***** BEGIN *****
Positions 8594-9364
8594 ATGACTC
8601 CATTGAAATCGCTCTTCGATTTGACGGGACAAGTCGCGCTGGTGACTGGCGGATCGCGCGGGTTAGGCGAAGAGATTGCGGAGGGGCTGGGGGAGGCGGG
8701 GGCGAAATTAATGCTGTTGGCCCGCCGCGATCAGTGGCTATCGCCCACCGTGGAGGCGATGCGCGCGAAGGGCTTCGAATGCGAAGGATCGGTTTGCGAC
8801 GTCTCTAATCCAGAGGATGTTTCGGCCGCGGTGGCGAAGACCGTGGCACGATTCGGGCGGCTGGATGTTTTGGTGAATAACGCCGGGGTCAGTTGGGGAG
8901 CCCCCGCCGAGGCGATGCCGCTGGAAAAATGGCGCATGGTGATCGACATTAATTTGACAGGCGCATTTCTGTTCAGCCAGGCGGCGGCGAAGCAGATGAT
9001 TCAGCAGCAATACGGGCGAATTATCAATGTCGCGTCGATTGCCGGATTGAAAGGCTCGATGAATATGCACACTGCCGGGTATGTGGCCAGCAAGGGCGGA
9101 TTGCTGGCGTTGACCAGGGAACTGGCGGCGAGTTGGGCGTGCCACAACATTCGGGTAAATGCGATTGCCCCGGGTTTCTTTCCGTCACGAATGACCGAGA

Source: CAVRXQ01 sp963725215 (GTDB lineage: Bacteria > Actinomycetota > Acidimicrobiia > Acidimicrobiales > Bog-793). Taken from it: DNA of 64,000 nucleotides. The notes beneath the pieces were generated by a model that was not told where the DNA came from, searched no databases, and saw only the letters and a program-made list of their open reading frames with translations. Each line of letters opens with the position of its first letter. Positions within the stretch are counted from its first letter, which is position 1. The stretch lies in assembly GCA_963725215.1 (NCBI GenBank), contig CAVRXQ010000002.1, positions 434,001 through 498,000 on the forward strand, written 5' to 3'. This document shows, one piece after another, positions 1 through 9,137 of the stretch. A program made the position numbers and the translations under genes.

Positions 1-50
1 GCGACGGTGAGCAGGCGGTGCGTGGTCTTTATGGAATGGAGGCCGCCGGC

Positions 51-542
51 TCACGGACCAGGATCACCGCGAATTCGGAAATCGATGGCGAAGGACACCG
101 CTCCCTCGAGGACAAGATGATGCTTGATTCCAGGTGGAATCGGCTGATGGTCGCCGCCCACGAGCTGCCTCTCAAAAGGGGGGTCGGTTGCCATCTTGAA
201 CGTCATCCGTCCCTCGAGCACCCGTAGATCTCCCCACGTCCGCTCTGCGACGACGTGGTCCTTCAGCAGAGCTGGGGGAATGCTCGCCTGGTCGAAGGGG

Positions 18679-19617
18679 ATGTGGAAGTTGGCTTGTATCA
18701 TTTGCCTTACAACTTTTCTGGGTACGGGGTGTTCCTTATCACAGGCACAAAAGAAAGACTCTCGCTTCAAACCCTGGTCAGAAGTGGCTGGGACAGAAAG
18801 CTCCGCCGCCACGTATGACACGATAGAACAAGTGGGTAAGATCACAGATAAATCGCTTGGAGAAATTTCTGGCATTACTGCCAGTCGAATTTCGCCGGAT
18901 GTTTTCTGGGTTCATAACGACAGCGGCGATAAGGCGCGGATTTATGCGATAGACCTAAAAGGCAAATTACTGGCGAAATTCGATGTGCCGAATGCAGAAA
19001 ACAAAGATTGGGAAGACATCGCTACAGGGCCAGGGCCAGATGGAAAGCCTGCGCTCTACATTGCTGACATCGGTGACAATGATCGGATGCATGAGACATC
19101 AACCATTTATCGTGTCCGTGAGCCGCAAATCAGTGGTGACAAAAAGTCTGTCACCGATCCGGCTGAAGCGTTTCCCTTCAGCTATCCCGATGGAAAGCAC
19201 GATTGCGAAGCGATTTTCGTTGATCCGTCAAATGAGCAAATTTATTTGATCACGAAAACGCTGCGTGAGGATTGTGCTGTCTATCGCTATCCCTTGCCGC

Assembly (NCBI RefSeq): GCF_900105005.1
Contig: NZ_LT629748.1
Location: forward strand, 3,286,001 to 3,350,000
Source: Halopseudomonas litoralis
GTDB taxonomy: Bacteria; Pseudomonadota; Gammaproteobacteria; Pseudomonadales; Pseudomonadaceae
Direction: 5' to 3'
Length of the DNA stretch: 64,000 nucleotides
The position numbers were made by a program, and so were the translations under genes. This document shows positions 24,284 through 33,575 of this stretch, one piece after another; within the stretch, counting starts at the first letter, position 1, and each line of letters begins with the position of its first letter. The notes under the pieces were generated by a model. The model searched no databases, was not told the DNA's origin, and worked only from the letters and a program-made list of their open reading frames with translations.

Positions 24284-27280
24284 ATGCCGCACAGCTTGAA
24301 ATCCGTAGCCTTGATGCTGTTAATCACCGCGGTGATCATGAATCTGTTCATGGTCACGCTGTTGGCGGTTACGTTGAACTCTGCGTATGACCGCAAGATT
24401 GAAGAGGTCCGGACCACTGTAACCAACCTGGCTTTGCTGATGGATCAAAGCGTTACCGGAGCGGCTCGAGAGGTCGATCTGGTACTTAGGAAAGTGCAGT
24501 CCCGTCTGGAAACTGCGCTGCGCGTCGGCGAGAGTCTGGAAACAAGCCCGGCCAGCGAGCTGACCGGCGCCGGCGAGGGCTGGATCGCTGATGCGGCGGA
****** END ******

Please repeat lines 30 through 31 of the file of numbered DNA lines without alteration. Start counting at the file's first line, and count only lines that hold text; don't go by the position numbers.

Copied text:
Length of the DNA stretch: 64,000 nucleotides
The position numbers were made by a program, and so were the translations under genes. This document shows positions 24,284 through 33,575 of this stretch, one piece after another; within the stretch, counting starts at the first letter, position 1, and each line of letters begins with the position of its first letter. The notes under the pieces were generated by a model. The model searched no databases, was not told the DNA's origin, and worked only from the letters and a program-made list of their open reading frames with translations.